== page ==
#32806

  6. #21
    rabid reader dbrick's Avatar
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    Quote Originally Posted by lkraus View Post
    I dug out my digital inclinometer, zeroed it to my generally flat garage floor and placed it on my gas cap to measure the actual angle from vertical on the sidestand.

    Wheel to left: 10.9??
    Wheel to right: 12.3??

    So, turning to the RIGHT should actually be more stable on level ground.
    I disagree because stability is not wholly determined by lean angle. Stability is also determined by how far apart the bike's supports are.

    With the front wheel turned left (toward the sidestand), the front tire contact patch moves to the right, so the three points that support the machine (front tire contact patch, rear tire contact patch, sidestand foot) are further apart than if the front tire is turned right. With the tire pointed right, the front contact patch moves left, towards the sidestand. The triangle of support becomes narrower, and the bike is less stable side-to-side compared to a bike resting on a wider triangle.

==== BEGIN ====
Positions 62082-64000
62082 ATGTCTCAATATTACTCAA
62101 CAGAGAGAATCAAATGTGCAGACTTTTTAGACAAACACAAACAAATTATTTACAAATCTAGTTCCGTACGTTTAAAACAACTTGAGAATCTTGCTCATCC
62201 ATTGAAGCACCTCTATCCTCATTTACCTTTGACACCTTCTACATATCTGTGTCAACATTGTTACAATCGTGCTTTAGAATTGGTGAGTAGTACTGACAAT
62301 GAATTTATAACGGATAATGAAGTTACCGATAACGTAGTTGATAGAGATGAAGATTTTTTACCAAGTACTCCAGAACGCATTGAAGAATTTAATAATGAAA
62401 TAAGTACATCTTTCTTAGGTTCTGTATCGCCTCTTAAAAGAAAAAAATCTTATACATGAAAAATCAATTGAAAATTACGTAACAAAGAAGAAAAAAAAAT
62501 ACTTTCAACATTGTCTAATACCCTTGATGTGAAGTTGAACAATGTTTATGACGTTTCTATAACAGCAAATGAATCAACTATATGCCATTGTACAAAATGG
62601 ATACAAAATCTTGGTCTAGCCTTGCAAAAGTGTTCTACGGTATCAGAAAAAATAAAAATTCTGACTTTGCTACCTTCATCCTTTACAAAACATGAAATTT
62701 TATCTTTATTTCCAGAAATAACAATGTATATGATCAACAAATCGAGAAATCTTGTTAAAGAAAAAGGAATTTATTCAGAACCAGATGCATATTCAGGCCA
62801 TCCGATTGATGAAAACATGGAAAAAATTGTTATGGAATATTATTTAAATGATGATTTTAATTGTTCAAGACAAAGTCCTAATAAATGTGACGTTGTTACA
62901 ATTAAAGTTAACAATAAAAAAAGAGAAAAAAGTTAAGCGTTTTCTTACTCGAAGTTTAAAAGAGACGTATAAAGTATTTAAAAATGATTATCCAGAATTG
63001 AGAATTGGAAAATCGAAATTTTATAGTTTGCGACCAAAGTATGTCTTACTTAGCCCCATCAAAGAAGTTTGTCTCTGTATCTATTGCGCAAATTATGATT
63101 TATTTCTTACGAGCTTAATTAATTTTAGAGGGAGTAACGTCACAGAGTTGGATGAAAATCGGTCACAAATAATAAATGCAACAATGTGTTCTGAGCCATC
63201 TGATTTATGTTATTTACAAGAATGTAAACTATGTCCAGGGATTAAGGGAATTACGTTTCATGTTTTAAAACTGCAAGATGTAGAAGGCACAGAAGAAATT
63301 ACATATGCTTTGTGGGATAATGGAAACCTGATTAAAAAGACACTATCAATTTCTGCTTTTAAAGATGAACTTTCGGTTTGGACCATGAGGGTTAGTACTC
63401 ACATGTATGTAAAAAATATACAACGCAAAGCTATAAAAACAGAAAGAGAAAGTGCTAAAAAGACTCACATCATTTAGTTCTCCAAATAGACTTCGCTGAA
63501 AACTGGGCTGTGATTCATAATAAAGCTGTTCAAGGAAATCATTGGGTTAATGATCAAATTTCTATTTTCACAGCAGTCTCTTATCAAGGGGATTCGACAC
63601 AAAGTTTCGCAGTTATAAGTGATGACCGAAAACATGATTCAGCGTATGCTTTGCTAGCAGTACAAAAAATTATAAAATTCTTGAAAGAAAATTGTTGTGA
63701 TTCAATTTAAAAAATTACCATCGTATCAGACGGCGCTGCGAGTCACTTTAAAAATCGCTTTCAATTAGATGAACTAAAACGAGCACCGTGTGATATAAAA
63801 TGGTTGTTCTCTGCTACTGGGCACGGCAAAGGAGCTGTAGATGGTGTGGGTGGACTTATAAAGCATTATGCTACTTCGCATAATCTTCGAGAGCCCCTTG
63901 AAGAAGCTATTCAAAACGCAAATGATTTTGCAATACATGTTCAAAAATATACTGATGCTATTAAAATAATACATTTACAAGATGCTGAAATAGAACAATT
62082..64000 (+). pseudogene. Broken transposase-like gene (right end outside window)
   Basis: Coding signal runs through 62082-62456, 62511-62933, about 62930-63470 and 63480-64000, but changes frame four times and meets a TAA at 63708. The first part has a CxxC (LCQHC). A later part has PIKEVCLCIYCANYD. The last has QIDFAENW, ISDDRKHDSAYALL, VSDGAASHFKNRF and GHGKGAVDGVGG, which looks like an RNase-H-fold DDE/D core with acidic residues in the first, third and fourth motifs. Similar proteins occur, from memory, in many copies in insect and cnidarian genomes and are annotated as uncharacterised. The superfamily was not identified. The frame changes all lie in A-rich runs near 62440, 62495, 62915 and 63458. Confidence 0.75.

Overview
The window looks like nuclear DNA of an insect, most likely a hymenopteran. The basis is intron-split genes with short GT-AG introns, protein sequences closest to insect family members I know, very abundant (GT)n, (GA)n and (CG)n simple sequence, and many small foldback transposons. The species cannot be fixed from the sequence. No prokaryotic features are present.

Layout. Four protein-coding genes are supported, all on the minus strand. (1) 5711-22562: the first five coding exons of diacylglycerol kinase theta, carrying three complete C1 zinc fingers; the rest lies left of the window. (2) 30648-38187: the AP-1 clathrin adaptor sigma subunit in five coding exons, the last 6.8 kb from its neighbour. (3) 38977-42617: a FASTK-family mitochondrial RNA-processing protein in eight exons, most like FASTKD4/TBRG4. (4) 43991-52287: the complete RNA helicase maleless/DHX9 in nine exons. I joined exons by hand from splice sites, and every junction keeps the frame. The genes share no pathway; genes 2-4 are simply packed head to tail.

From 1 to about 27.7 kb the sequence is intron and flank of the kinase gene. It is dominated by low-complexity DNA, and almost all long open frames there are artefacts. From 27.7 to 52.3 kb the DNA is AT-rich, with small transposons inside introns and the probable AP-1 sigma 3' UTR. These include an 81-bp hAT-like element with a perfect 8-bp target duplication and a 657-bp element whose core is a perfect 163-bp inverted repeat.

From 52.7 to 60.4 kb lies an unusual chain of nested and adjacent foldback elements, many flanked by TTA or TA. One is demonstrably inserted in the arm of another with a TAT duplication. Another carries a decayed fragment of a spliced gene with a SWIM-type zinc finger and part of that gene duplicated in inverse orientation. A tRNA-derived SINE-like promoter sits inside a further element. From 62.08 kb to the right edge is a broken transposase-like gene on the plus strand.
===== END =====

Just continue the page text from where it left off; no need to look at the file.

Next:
In the real world, I think the answer depends on the interaction of several factors (levelness of ground, lean angle, whether the front wheel is turned right or left), not just just on front wheel direction.
    David Brick
    Santa Cruz CA
    2007 R1200R

  7. #22
    Enjoy The Ride saddleman's Avatar
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    I prefer the straight look so that is where I leave it. If it falls one way or the other after I dismount it oh well. I do turn it to the left when I am refueling.
    Dave